Third set: Federer* 3–3 Philippoussis*. Federer won the first and second sets

My computer just went down, hence losing three games, and a very witty anecdote about Boris Becker’s wife. She is indeed in the crowd, along with child, who is exceptionally cute — although there’s not many signs of Boris there, apart from the unkempt hair. I’m not insinuating anything with that statement by the way.

Third set: Federer 3–4 Philippoussis*. Federer won the first and second sets

Philippoussis wins his service game with ease.

Third set: Federer* 4–4 Philippoussis. Federer won the first and second sets

And then Federer follows suit, winning his service game to love.

Third set: Federer 4–5 Philippoussis.* Federer won the first and second sets

The games are going so quickly because the players aren’t rallying. Whoever serves wins. Except for the short spell when Philippoussis couldn’t get his service rhythm together in the second set. If he were serving to his full potential, then he would be not be two sets down.

Third set: Federer* 5–5 Philippoussis. Federer won the first and second sets

Another succinct service game from the Swiss, piling the pressure onto Philippoussis as the game gets nearer to sudden death for Philippoussis.

Third set: Federer 5–6* Philippoussis. Federer won the first and second sets

Federer has two break points, one of which Philippoussis sees off with an immaculate serve and volley. On the second Federer finds himself running out of the deuce court and has the whole court open to him for a running forehand. His resultant shot goes just long, and Philippoussis goes on to boom-boom his way back into the game.

Stephen Kalyniuk berates me for stooping too low with the Pou. “The booze comment was pretty cheap — got nothing better to do? Where is Tim Henman? — down the boozer probably cause he is not in the final.”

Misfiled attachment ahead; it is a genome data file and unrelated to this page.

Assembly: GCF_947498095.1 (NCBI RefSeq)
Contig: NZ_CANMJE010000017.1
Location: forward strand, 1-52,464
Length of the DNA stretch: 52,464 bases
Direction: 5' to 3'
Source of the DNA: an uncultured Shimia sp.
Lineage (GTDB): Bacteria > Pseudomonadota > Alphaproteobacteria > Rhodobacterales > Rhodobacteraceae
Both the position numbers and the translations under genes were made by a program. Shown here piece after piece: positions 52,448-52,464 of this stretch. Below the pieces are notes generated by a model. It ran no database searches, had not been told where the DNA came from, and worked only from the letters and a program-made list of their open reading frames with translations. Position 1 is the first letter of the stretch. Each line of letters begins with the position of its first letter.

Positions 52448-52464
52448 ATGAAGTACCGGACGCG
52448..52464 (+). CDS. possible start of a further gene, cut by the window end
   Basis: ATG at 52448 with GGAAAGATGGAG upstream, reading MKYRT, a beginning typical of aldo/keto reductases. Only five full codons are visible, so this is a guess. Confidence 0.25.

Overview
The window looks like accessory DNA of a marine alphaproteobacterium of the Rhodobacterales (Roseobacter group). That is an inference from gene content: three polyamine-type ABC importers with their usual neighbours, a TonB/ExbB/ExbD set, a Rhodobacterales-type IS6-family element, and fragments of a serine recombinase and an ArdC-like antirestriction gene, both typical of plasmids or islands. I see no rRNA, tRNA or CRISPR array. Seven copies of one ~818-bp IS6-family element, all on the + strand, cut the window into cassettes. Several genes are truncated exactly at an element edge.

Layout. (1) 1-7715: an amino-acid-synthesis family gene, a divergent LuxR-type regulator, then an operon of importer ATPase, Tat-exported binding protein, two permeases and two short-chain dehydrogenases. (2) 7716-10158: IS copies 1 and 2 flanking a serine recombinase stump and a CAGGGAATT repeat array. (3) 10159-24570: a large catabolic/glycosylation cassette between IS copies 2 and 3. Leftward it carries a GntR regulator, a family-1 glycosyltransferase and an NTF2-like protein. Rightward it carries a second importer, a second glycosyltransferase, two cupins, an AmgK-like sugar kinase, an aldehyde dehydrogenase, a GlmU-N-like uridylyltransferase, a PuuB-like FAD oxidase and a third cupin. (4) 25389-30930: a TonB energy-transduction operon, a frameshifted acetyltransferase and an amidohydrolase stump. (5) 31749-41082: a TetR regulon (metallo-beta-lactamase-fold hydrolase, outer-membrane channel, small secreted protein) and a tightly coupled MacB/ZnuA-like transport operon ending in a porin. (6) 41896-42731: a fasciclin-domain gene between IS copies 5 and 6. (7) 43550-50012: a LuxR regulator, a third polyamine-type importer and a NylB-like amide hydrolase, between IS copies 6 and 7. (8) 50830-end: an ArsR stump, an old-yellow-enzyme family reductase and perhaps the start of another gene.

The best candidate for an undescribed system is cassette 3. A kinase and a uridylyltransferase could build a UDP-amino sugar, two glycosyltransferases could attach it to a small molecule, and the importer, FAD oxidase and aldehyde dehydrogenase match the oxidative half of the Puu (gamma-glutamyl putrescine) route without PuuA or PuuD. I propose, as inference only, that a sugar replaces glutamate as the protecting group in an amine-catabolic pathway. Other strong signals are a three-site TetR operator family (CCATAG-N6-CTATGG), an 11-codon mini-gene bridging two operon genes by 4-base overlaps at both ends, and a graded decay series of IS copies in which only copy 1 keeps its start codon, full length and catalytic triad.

Touche, Stephen. However, I wasn’t being catty. Philippoussis used to be a big drinker, he admits it himself. And his way of attracting the ladies was thus: “I never approached them,” he said. “I sat back at the bar and waited for them to come over to me. If they were pretty and fun to talk to, then I would invite them back to my room.”

From the horse’s mouth.

Third set: Federer* 6–6 Philippoussis. Federer won the first and second sets

Now it’s Federer’s turn to hold off the pressure. Which he does and they go into a nailbiting tiebreak.

Third set tie break: Federer 7–6 Philippoussis. Federer wins in straight sets. 7–6, 6–2, 7–6

Federer went straight into a 5–1 lead and looked like he was going to be the first Swiss to win Wimbledon? Something that Martina Hingis and Marc Rosset never managed to do before him.

Philippoussis had the chance to save himself as he comes around a backhand to thwack it cross court with his forehand. But as in the previous tie break, he hit it straight into the net and five match points ensued

Philippoussis saved the first two with the strength of his serves, but Federer stays focused and whips down a second serve that Philippoussis is unable to deal with. Hitting it meekly into the net he gifts the 21 year old his first Grand Slam.

Postamble: Federer looks absolutely gobsmacked. he sinks to his knees, and then cries as he sits down and tries to take it all in.

Both players receive their trophies and Philippoussis gets an ovation from the crowd as he says that he will be back again. Nobody would have guessed that he would have come this far this year, sadly for him, the fairytale of Ivanisevic couldn’t happen bi-annually.

As Philippoussis himself says, Federer deserved to win. Not just on the strength of this match, but together with the semi-final win over Andy Roddick, he played some sumptious tennis. Expect to see him, Roddick and Hewitt jousting for supremacy for the next few years. And Becker, McEnroe, Navratilova et al will be happy as this is a boy who serves and volleys.

The Great Epicurean

Reports on the art of living and dying.